Mathews, Frances Aymar
MATHEWS, Frances Aymar
Daughter of Daniel A. and Sara Eayres Webb Mathews
Frances Aymar Mathews, the daughter of a New York City art dealer, was privately educated. In the 1880s, she began publishing feature articles, playlets, and short stories in periodicals. Mathews's first professionally staged work was Bigamy (1881), "a society play in five acts." Her next full-length play, Joan (1898), was written as a result of a letter from actress Fanny Davenport: "I have seen some of your short stories and believe you are the person to write a play for me.… I want a play on Joan of Arc." Mathews spent two years doing research in the Astor Library, but took dramatic license in giving "Joan Darc" some love interest.
Mathews's most successful play was Pretty Peggy (1902), in which Grace George starred. This comedy was based upon 18th-century actress Peg Woffington's early career and romance with David Garrick. Audiences were most delighted by the novelty of a scene in Act 4 in which costumed actors suddenly appeared among the audience in every part of the theater, voicing their opinions of Peg's on-stage performance as Rosalind in As You Like It.
My Lady Peggy Goes to Town (1901) is a rambling pseudo-18th-century novel about a well-born country lass who travels to London to visit her twin brother and, she hopes, to be reconciled with Sir Percy, with whom she has had a lover's quarrel. Forced by circumstances to dress as a young man and to pass for a rival suitor for her own hand, Peggy careers from one adventure to another. After improbably becoming a protégé of Beau Brummell, she is frequently thrust into company with the unsuspecting Sir Percy, whose jealous dislike of his rival prevents her from unmasking. The dialogue prickles with period interjections, while the narrative bristles with typical turn-of-the-century rhetorical devices. One of Mathews' last published works was a sequel, My Lady Peggy Leaves Town (1913).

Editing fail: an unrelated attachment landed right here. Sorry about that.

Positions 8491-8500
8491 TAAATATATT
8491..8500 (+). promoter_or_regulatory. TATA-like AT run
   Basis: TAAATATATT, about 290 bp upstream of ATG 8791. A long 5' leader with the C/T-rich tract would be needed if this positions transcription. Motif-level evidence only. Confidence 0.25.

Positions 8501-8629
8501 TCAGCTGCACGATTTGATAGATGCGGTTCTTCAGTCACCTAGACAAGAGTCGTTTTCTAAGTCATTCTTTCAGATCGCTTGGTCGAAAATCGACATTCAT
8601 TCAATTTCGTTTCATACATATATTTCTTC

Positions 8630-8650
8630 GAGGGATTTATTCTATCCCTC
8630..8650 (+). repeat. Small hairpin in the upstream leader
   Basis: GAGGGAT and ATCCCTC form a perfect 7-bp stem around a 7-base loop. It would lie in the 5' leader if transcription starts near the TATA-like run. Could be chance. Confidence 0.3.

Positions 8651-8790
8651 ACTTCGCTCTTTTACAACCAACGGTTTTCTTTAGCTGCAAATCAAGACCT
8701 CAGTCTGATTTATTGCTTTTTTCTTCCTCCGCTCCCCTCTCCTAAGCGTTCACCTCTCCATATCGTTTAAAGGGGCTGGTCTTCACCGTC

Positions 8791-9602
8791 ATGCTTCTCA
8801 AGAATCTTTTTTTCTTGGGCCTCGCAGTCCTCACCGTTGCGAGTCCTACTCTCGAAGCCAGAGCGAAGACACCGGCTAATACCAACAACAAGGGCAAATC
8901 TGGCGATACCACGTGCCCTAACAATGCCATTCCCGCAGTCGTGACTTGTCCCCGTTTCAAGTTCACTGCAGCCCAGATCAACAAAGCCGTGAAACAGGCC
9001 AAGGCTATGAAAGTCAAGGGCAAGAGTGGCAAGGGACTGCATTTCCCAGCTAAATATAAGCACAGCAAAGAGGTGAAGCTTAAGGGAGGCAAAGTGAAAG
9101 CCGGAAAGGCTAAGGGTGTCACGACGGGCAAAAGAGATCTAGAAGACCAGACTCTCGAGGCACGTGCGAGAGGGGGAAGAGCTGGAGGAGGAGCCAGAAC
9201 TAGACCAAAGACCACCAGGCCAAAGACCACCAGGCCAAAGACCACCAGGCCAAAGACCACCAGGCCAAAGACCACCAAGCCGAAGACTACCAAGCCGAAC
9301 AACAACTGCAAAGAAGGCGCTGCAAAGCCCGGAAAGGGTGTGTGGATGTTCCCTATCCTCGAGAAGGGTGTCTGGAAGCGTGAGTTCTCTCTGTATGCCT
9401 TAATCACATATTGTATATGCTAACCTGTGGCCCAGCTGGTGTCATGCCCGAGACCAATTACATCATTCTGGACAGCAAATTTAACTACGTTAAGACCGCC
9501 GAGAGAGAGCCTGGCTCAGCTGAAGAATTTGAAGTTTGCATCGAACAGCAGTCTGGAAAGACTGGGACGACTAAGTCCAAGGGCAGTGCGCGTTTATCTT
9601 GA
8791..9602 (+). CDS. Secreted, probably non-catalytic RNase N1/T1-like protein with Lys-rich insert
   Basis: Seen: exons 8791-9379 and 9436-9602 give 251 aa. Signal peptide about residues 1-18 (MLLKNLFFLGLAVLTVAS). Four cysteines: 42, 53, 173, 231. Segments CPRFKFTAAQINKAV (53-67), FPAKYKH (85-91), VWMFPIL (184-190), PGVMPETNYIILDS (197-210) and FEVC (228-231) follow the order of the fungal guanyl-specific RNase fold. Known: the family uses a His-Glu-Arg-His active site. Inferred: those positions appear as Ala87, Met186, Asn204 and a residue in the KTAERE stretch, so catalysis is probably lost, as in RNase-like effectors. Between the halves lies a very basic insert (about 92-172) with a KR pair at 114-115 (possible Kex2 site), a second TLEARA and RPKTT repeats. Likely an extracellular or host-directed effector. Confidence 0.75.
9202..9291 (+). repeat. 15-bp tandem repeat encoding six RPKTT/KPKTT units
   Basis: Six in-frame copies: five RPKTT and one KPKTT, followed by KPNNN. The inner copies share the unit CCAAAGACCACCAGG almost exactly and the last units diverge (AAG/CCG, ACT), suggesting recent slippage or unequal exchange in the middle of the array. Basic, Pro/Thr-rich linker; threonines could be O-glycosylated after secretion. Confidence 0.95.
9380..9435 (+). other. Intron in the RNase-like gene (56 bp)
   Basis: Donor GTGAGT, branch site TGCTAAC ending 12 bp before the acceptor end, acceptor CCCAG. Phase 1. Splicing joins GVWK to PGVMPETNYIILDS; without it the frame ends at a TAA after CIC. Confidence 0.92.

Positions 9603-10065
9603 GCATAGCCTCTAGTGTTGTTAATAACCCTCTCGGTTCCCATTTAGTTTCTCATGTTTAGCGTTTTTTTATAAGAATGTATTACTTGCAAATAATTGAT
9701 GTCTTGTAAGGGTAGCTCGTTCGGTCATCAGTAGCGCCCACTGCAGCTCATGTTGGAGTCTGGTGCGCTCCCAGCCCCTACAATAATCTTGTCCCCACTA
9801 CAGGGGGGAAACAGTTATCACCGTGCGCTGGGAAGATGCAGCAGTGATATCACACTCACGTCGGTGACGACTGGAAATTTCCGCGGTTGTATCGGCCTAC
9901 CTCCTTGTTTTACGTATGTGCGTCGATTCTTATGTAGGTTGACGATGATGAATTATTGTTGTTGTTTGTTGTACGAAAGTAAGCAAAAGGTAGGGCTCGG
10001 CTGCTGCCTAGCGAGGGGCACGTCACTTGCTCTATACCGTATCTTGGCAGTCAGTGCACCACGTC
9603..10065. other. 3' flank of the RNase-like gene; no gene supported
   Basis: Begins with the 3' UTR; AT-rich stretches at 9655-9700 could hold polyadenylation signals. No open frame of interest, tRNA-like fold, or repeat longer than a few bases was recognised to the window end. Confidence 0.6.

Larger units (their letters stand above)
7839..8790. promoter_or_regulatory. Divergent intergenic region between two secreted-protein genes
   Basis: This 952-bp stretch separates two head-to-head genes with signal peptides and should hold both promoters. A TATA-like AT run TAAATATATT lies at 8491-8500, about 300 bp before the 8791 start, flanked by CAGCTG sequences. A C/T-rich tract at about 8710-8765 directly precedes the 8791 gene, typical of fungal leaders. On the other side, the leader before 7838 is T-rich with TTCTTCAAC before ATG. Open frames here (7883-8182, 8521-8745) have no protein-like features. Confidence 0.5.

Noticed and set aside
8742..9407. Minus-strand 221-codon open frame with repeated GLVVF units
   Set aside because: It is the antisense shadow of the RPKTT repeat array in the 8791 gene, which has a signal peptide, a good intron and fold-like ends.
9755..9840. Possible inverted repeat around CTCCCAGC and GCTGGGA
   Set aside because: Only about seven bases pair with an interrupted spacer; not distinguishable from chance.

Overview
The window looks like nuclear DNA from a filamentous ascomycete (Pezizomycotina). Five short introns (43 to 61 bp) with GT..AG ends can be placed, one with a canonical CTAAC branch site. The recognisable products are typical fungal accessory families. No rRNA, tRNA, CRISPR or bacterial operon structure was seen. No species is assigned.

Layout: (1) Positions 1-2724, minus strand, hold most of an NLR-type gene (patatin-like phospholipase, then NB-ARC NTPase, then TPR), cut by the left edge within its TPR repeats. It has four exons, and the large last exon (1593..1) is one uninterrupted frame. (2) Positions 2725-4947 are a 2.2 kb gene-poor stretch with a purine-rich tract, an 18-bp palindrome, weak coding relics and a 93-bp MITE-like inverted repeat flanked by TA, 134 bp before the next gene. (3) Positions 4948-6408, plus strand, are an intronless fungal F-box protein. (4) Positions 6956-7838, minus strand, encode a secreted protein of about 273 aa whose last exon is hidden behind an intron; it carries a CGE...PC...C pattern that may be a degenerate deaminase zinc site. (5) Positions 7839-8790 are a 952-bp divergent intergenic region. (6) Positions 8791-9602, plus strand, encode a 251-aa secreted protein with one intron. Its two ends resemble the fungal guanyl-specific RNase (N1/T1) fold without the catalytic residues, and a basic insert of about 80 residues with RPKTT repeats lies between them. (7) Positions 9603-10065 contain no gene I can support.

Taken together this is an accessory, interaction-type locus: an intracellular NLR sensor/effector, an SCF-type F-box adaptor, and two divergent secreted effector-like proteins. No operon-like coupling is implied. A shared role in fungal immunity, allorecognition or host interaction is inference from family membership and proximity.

For a time, Mathews published and edited The Havana (New York) Journal. In January 1923, Mathews' scantily clad body was found frozen in a snowdrift not far from her home. It was reported in the New York Times that she, a pharmacist's assistant, may have been "stricken with a fit of insanity. "
Mathews' favorite subjects for narrative fiction as well as for her plays were courtship and marriage in an elegant social milieu. Her usual working procedure was to write her plots out first in the form of novels and then to dramatize them. Mathews' strength as a dramatist lay in her ability to write graceful, witty dialogue. However, her plots are contrived, and she provided little depth of characterization.
To-night at Eight; Comedies and Comediettas (1889). The Scapegrace (1890). Six to One (1890). The Bracelet (1895). Wooing a Widow (1895). His Way and Her Will (1900).The New Yorkers and Other People (1900). The New Professor (1903). Little Tragedy of Tien-Tsin (1904). Pamela Congreve (1904). Billy Duane (1905). Finding a Father for Flossie (1905). The Marquise's Millions (1905). The Staircase of Surprise (1905). Up Yonder (1905). Undefiled (1906). All for Sweet Charity (1907). Allee Same (1907). American Hearts (1907). The Apartment (1907). At the Grand Central (1907). Both Sides of the Counter (1907). A Charming Conversationalist (1907). The Courier (1907). En Voyage (1907). The Honeymoon (1907). A Knight of the Quill (1907). On the Staircase (1907). Paying the Piper (1907). War to the Knife (1907). A Woman's Forever (1907). Flame Dancer (1908). If David Knew (1910). A Finished Coquette (1911). Christmas Honeymoon (1912). Fanny of the Forty Frocks (1916).
NYT (23 Jan. 1920, 14 Jan. 1923). Theatre Magazine (Oct. 1906).
—FELICIA HARDISON LONDRÉ